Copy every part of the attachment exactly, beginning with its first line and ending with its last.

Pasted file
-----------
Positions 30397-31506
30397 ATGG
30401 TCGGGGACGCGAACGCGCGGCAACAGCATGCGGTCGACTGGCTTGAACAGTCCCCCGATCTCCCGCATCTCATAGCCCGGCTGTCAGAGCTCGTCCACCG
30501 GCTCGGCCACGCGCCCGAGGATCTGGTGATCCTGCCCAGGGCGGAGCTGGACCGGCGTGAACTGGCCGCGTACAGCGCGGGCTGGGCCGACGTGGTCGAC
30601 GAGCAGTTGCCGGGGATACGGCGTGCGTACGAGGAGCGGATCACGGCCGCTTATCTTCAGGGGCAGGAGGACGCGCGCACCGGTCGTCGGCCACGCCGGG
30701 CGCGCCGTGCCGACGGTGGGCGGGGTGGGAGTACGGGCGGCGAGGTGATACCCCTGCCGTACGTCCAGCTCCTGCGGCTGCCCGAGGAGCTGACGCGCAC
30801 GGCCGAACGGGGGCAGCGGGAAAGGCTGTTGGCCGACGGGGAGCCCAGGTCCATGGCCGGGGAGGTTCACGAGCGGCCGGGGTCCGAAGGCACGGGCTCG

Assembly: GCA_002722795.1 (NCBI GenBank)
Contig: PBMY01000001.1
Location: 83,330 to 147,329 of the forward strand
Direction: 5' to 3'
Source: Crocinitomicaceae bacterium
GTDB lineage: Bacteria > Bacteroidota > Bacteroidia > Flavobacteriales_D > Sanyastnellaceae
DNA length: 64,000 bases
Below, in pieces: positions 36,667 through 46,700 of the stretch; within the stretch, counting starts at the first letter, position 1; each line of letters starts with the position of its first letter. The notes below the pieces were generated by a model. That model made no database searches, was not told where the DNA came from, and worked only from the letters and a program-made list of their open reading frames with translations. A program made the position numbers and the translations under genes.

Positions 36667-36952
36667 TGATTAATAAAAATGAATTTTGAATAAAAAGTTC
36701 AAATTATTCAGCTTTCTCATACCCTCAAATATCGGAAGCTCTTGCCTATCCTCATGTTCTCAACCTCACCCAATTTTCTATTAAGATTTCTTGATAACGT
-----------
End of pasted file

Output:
Positions 30397-31506
30397 ATGG
30401 TCGGGGACGCGAACGCGCGGCAACAGCATGCGGTCGACTGGCTTGAACAGTCCCCCGATCTCCCGCATCTCATAGCCCGGCTGTCAGAGCTCGTCCACCG
30501 GCTCGGCCACGCGCCCGAGGATCTGGTGATCCTGCCCAGGGCGGAGCTGGACCGGCGTGAACTGGCCGCGTACAGCGCGGGCTGGGCCGACGTGGTCGAC
30601 GAGCAGTTGCCGGGGATACGGCGTGCGTACGAGGAGCGGATCACGGCCGCTTATCTTCAGGGGCAGGAGGACGCGCGCACCGGTCGTCGGCCACGCCGGG
30701 CGCGCCGTGCCGACGGTGGGCGGGGTGGGAGTACGGGCGGCGAGGTGATACCCCTGCCGTACGTCCAGCTCCTGCGGCTGCCCGAGGAGCTGACGCGCAC
30801 GGCCGAACGGGGGCAGCGGGAAAGGCTGTTGGCCGACGGGGAGCCCAGGTCCATGGCCGGGGAGGTTCACGAGCGGCCGGGGTCCGAAGGCACGGGCTCG

Assembly: GCA_002722795.1 (NCBI GenBank)
Contig: PBMY01000001.1
Location: 83,330 to 147,329 of the forward strand
Direction: 5' to 3'
Source: Crocinitomicaceae bacterium
GTDB lineage: Bacteria > Bacteroidota > Bacteroidia > Flavobacteriales_D > Sanyastnellaceae
DNA length: 64,000 bases
Below, in pieces: positions 36,667 through 46,700 of the stretch; within the stretch, counting starts at the first letter, position 1; each line of letters starts with the position of its first letter. The notes below the pieces were generated by a model. That model made no database searches, was not told where the DNA came from, and worked only from the letters and a program-made list of their open reading frames with translations. A program made the position numbers and the translations under genes.

Positions 36667-36952
36667 TGATTAATAAAAATGAATTTTGAATAAAAAGTTC
36701 AAATTATTCAGCTTTCTCATACCCTCAAATATCGGAAGCTCTTGCCTATCCTCATGTTCTCAACCTCACCCAATTTTCTATTAAGATTTCTTGATAACGT